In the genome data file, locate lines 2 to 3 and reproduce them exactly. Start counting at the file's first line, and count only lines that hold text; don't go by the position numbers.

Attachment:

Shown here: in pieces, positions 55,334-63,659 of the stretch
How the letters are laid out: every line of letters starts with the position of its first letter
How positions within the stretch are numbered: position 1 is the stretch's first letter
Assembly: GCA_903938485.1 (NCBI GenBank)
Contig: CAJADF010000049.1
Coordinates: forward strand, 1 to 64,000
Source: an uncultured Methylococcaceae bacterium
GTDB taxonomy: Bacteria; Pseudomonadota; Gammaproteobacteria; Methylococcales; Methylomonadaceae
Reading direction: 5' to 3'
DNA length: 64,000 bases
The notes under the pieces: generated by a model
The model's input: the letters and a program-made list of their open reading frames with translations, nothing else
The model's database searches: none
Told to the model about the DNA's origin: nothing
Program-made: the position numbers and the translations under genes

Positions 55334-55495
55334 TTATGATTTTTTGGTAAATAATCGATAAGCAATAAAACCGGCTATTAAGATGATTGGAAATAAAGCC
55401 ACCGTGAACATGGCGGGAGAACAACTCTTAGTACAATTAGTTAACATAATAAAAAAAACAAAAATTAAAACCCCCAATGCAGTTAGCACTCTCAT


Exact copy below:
How the letters are laid out: every line of letters starts with the position of its first letter
How positions within the stretch are numbered: position 1 is the stretch's first letter